To leave a comment for the author, please follow the link and comment on their blog: RStudio Blog.

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Source:: R News

R and Impala: it’s better to KISS than using Java

By Gergely Daróczi

impala-benchmark

(This article was first published on Data Science Los Angeles » R, and kindly contributed to R-bloggers)

One of the best things I like in working at CARD.com is that I am not only crunching R code in 24/7, but I also have the chance to interact with and improve the related data infrastructure with some interesting technologies.

After joining the company in January, I soon realized that while Impala is a very powerful database for handling data that do not comfortably fit in MySQL, it’s still not as fast as one might expect when querying large amount of data from R. Sometimes I had to wait several minutes for a query to run! So I used this spare time to think about how to improve the workflow.

Interacting with Impala from R is pretty straightforward: just install and load the RImpala package, which uses the JDBC driver to communicate with Impala. It does the job very well for fetching aggregated data form the database, but gets extremely slow when loading more than a thousand or so row — that you cannot resolve buy throwing more hardware on the problem.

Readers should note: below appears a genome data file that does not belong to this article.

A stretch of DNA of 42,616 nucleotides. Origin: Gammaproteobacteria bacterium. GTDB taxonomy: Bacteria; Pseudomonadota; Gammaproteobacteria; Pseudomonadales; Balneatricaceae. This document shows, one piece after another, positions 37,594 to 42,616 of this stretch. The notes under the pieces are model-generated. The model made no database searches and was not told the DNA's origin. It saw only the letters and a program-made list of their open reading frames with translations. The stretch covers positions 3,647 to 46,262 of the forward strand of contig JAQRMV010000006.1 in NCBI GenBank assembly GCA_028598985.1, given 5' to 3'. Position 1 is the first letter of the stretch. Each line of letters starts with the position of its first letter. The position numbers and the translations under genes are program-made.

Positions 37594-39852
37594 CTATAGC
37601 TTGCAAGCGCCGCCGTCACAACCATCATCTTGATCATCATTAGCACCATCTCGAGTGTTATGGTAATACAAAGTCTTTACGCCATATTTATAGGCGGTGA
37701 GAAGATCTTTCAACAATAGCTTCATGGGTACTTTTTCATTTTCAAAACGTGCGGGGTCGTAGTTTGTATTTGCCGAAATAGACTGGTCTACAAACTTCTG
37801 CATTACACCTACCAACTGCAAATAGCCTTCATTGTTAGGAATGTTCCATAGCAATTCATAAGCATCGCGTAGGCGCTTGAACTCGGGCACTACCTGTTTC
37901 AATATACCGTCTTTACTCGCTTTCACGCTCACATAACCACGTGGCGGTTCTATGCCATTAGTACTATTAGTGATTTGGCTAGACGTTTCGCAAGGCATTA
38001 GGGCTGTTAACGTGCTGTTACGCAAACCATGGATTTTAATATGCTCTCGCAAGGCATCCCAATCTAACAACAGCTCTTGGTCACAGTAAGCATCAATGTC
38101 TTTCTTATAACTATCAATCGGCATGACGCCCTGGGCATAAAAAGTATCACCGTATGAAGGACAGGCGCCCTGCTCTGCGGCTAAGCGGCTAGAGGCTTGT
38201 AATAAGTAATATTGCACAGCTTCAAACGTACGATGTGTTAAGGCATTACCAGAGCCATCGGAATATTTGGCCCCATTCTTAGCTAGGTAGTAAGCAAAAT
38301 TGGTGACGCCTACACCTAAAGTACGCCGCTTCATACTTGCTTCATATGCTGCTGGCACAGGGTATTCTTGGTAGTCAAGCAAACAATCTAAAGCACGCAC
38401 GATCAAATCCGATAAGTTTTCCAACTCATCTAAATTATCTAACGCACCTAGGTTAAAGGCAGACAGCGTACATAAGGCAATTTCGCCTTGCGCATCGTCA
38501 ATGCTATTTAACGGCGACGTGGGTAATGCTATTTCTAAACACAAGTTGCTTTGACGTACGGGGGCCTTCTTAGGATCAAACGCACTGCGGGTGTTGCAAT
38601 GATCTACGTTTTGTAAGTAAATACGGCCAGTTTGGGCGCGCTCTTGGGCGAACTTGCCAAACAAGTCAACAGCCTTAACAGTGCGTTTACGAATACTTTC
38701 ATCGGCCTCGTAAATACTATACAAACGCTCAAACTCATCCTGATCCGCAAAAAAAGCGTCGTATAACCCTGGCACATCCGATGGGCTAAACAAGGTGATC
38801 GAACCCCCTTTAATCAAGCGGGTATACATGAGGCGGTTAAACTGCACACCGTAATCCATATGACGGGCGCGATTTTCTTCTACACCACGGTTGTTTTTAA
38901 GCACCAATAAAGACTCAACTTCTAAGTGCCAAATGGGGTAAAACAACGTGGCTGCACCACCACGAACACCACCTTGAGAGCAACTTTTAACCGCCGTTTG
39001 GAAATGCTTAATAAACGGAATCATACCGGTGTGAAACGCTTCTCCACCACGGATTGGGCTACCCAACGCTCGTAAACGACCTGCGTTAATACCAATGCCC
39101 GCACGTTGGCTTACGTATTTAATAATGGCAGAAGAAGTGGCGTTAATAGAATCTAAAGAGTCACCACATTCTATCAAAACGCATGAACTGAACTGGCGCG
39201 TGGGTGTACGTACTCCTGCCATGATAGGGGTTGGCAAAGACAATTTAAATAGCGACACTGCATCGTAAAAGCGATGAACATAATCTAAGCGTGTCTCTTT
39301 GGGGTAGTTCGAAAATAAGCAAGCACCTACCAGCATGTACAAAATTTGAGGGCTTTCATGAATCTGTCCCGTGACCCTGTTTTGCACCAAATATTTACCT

So when loading larger amount of data, the related R process is running with 100% CPU usage on one core, while doing the very same query from bash via impala-shell, the results are returned pretty fast. Why not exporting the data to a CSV file via impala-shell then?

TL;DR: loading data into/from Impala via an intermediary CSV file may perform a lot better compared to using the JDBC driver.

Benchmark

To compare the performance of the two approach in a reproducible way, I started an Elastic MapReduce cluster on AWS with a single m3.xlarge instance running the AMI version 3.8.0 with Impala 1.2.4 — R already pre-installed. Then I downloaded the dbgen utility to generate some data for the benchmarks, as described in the Amazon EMR docs:

$ dir test; cd test
$ wget http://elasticmapreduce.s3.amazonaws.com/samples/impala/dbgen-1.0-jar-with-dependencies.jar
$ java -cp dbgen-1.0-jar-with-dependencies.jar DBGen -p /tmp/dbgen -b 1 -c 0 -t 0

Then put the generated pipe-delimited data files on HDFS:

$ hadoop fs -mkdir /data/
$ hadoop fs -put /tmp/dbgen/* /data/
$ hadoop fs -ls -h -R /data/

And load the data into Impala (not dealing with transforming the data into the Parquet File format or other tweaks as now we are comparing data transfer speed of the connectors):

create EXTERNAL TABLE transactions(id BIGINT, customer_id BIGINT, book_id BIGINT, quantity INT, transaction_date TIMESTAMP) ROW FORMAT DELIMITED FIELDS TERMINATED BY '|' LOCATION '/data/transactions/';

Now we need to install the RImpala package, then download and extract the zip of JDBC jars as described on the package GitHub page:

> install.packages('RImpala')
> download.file('https://github.com/Mu-Sigma/RImpala/blob/master/impala-jdbc-cdh5.zip?raw=true', 'jdbc.zip', method = 'curl', extra = '-L')
> unzip('jdbc.zip')

And all set to interact with the database after initializing the connection to Impala:

> library(RImpala)
Loading required package: rJava
> rimpala.init(libs = 'impala-jdbc-cdh5')
[1] "Classpath added successfully"